Why was Bill Cosby’s belief overturned?

Philadelphia — Bill Cosby’s sexual assault was convicted by the Supreme Court of Pennsylvania after Temple University employee Andrea Constand was convicted of drugs and molestation in a suburban Philadelphia mansion. He was dismissed in a sentence that quickly released the actor from prison for over three years.

Cosby, 83, was the first celebrity to be attempted and convicted during the #MeToo era, and his conviction was seen as a turning point in the movement to hold powerful men accountable for sexual misconduct. Was there.

The proceedings against Cosby and the court’s decision are shown below.

Why did the court convict him?

The division court found Cosby unfairly charged because a former district attorney had promised a comedian, formerly known as “American Dad,” that he would not be charged with constant accusations. Cosby was charged by another prosecutor who claimed he was not bound by the agreement.

The court said it wasn’t. The judge found that Cosby relied on that promise when he agreed to testify in a constantly filed proceeding without exercising his right to the fifth amendment to his self-incrimination.

The court concluded that the prosecutor who was later charged was obliged to stick to the non-indictment agreement, so the conviction is unbearable. “Denying the defendant the benefit of that decision is an insult to basic impartiality, especially if it results in a criminal charge that has been overlooked for more than a decade,” the judge wrote.

What is the deal with a non-indictment agreement?

The promise not to prosecute Cosby was made in 2005 by Bruce Castor, then Chief Prosecutor of Montgomery County. Caster was also on the legal team in support of former President Donald Trump in his second historic impeachment trial over the January 6 riots at the US Capitol by his supporters.

In a court hearing weeks after Cosby was arrested in 2015, Caster testified to the actor in a constant lawsuit filed, hoping that Cosby would allow her to win damages. He testified that he promised not to be prosecuted. Castor admitted that the only place where the issue was documented was in a 2005 press release announcing his decision not to prosecute, but his decision “always” protects Cosby from prosecution. He said it was intended to be done.

His successor said in the appeal discussion that Caster continued to say in a press release that he could revisit future decisions.

Caster said the constant proceedings would be difficult to prove in court because he had been in contact with Cosby after waiting a year.

The first jury to hear the case may have agreed with him because he was unable to reach a verdict in 2017. However, a second jury appointed after the #MeToo movement exploded convicted him in a 2018 retrial. Constant settled her civil proceedings against Cosby for more than $ 3 million.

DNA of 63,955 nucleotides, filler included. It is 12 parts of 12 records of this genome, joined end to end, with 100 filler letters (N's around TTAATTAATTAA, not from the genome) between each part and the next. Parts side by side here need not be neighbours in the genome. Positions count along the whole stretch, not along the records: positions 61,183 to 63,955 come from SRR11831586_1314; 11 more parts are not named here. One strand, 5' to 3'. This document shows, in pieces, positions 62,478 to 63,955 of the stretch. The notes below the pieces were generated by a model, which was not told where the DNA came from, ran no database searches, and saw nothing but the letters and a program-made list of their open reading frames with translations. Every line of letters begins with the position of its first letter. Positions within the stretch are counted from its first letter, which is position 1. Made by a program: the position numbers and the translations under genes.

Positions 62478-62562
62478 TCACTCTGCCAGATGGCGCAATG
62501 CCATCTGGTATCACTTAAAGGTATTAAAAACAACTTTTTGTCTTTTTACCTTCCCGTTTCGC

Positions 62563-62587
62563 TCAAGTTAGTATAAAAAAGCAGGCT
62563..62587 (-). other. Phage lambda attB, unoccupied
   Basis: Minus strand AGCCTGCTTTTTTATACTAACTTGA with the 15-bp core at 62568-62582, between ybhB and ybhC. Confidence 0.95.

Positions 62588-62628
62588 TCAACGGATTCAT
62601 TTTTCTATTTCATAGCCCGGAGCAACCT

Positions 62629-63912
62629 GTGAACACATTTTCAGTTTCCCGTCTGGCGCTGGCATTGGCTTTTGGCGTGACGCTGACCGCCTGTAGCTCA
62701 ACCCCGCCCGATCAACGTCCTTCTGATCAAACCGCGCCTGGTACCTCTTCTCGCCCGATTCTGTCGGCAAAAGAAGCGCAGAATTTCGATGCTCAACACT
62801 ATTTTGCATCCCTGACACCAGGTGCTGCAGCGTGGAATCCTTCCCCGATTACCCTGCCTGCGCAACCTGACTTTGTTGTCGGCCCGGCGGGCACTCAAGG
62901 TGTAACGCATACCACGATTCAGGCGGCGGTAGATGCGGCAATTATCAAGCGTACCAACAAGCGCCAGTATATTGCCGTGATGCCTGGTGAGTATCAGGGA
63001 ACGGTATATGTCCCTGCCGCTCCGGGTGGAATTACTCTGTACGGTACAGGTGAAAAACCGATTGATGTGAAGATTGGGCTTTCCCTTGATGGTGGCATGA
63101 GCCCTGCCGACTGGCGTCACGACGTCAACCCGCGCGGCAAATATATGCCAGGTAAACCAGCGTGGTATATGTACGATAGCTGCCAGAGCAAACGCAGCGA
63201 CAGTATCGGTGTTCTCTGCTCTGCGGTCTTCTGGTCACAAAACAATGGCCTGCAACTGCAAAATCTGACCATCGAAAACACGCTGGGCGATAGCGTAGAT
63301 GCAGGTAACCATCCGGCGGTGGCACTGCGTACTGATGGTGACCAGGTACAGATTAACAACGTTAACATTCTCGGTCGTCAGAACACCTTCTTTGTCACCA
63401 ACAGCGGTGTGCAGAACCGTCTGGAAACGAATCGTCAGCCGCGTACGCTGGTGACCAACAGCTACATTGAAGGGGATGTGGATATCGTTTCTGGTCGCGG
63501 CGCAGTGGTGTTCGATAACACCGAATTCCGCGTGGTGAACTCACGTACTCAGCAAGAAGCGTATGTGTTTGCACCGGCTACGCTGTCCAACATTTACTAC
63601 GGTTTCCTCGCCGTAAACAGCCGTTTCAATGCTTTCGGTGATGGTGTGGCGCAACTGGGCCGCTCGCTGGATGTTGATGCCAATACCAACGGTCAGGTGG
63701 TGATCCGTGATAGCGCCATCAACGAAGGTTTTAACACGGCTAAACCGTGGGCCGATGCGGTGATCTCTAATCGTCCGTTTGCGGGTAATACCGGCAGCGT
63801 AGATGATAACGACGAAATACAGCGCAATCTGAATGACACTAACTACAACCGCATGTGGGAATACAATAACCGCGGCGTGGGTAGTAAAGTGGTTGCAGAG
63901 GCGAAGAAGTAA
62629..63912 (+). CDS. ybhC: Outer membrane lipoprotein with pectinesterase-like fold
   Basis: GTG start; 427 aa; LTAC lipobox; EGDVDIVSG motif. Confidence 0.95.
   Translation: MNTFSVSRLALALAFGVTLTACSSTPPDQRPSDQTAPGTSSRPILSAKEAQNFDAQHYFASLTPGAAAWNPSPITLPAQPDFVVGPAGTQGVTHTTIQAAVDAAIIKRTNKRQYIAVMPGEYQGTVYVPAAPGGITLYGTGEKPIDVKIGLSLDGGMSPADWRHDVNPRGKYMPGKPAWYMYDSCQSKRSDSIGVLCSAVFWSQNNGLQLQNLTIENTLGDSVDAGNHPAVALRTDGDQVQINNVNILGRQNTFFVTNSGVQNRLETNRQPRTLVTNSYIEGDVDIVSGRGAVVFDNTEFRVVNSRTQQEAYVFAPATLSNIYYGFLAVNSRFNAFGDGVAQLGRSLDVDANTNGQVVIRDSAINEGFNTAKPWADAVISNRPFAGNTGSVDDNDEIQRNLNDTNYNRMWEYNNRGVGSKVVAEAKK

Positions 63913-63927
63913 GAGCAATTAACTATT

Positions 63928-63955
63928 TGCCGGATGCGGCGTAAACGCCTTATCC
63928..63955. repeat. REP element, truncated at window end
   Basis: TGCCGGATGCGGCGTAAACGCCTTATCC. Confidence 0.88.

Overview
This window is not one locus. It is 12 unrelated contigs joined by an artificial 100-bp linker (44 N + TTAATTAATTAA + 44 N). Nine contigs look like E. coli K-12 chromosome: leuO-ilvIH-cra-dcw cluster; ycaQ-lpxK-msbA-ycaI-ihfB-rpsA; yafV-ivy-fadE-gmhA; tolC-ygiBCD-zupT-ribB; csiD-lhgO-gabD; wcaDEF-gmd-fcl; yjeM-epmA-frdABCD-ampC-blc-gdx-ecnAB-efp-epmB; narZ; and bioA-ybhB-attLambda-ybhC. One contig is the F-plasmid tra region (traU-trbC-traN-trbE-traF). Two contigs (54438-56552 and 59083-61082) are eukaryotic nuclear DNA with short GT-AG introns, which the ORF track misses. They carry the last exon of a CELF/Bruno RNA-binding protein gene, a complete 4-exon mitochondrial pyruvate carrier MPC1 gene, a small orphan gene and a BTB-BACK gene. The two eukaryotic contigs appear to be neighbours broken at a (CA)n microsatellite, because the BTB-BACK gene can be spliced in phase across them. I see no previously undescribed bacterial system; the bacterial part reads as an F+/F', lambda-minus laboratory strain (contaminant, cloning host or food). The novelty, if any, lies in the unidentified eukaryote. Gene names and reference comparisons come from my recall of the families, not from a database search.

District attorney Kevin Steele, the successor to Caster, said that a federal judge opened the documents of the 2005 proceedings against Cosby at the request of the Associated Press, and his harmfulness to constant sexual encounters and others. He charged Cosby in 2015 after revealing his testimony. “If we could have been prosecuted, it would have been crazy to say those things,” Caster said.

How unusual is this?

Extremely rare.

Wesley Oliver, a Pennsylvania law professor and long-time follower of Cosby’s proceedings, talks about the Pennsylvania High Court and other places working on prosecutors’ promises not to prosecute informally. He said he had never heard of it.

Oliver, who teaches at Duquesne University Law School in Pittsburgh, said: “There is probably precedent not only in Pennsylvania, but in other states as well.”

He said the ruling should bring back to prosecutors the risk of proposing not to prosecute privately at press conferences, press releases, or verbally.

“They need to add at least three words —” at the moment “,” he said. “If you add that qualifier, which wasn’t done in the case of Cosby, it should work,” Oliver said.

Can I try COSBY again?

Very unlikely. Wednesday’s decision prohibits Cosby from being retried for constant complaints, which “is the only remedy that meets the reasonable expectations of society for elected prosecutors and our criminal justice system. I admitted that.

And accusations filed by dozens of other women, including five who testified in a 2018 trial, often date back decades and are likely too far to be prosecuted.

Cosby will be 84 next month. However, his lawyer said he remained in good health, except for vision problems that made him legally blind.

Given his wealth, power, and fame, the judge considers him still a sexually violent predator that could endanger women, and makes a lifelong sex offender registration with the authorities every month. I ordered to check in. But the decision denies that discovery.

Why was Bill Cosby’s belief overturned?

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